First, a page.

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More Treatment Plans

We just settled the date for my transplant last Friday. If there are no further delays, I’ll enter the hospital on Dec.1, immediately after Thanksgiving weekend. In the meantime, on Mon., Oct. 6, I’ll have an additional catheter inserted and start the pharesis – the harvesting of my stem cells.. I might need additional pharesis sessions, about five hours a day, on Oct. 7 and 8. Then I’ll have two more Taxol treatments on Thurs., Oct.16 and about Thurs., Nov. 6.
I’m looking forward to Yale parents’ weekend on Oct. 17-19 (though I’m prepared for the fact that I may be tired and ache-y from the Taxol), and to my Mother’s 89th birthday on Oct. 26.

I could have arranged to enter the hospital the week before Thanksgiving, but Ken and I realized we’d prefer to relax and enjoy Thanksgiving with the family, and especially enjoy Margie’s visit home from college. I didn’t like the idea that Margie would have to spend her first college Thanksgiving vacation attending to me in the hospital. If the hospital visit really is three weeks, with no complications, then I’ll be home in time to light Chanukah candles (Dec. 23) and to celebrate Sarah’s birthday (Dec. 30) – this will be soon after the kids’ winter vacations start.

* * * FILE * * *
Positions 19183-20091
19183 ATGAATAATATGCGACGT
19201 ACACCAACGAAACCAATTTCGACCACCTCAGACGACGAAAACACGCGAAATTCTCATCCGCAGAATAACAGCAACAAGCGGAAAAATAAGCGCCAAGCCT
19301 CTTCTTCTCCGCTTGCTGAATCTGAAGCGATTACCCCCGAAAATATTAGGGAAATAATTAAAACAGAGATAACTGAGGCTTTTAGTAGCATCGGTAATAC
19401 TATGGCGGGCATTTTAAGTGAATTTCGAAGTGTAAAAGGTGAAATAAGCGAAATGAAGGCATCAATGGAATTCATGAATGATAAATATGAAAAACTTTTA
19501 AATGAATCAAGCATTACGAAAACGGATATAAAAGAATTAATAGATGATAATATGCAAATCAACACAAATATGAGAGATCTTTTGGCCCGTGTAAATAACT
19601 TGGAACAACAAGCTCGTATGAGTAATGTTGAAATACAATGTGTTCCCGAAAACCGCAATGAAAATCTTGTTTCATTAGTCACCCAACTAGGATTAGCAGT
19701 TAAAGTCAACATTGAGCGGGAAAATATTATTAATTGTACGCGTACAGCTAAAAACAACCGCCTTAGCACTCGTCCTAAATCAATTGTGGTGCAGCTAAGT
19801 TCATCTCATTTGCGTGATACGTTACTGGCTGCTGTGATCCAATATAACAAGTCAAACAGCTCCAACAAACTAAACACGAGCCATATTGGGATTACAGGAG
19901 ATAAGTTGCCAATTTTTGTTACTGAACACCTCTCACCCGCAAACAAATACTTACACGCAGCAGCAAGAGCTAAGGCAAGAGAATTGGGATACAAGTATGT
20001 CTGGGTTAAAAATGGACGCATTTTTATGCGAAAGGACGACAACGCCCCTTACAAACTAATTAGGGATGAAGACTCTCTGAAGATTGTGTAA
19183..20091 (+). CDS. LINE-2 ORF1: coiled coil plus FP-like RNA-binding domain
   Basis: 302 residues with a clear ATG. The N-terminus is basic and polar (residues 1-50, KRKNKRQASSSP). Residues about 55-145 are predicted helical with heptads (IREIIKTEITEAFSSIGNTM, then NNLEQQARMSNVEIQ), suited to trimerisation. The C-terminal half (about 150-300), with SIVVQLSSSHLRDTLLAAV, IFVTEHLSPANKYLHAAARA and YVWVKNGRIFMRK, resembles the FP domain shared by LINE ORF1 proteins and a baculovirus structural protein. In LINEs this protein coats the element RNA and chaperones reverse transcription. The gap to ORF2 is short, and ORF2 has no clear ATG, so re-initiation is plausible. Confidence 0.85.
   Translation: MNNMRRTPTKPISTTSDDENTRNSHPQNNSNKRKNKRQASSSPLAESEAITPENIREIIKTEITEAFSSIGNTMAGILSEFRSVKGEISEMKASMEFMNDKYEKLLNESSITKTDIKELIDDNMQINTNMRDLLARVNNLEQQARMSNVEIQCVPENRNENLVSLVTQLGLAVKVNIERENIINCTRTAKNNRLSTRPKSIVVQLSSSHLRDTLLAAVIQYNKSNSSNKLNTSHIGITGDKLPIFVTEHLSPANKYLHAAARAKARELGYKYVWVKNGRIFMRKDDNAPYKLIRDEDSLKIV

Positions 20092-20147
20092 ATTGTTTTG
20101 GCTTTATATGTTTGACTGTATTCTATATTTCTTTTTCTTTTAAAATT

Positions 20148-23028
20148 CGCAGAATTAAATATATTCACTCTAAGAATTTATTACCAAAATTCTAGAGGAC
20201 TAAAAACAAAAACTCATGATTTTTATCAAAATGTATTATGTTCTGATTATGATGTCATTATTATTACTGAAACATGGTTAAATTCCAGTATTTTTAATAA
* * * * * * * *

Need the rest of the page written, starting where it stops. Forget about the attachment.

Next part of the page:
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The Rest of the Family

The rest of the family
Sarah has missed a lot of school because of illness this fall, she continues to like school, and she continues to be very attentive to me. Yesterday we started her on antibiotics for a sinus infection, and she was back in school today.
Margie is having a fabulous time at Yale, though is still getting used to the pressure of weekly Directed Studies essays. We will love to see her for Yom Kippur and again at Yale for parents weekend.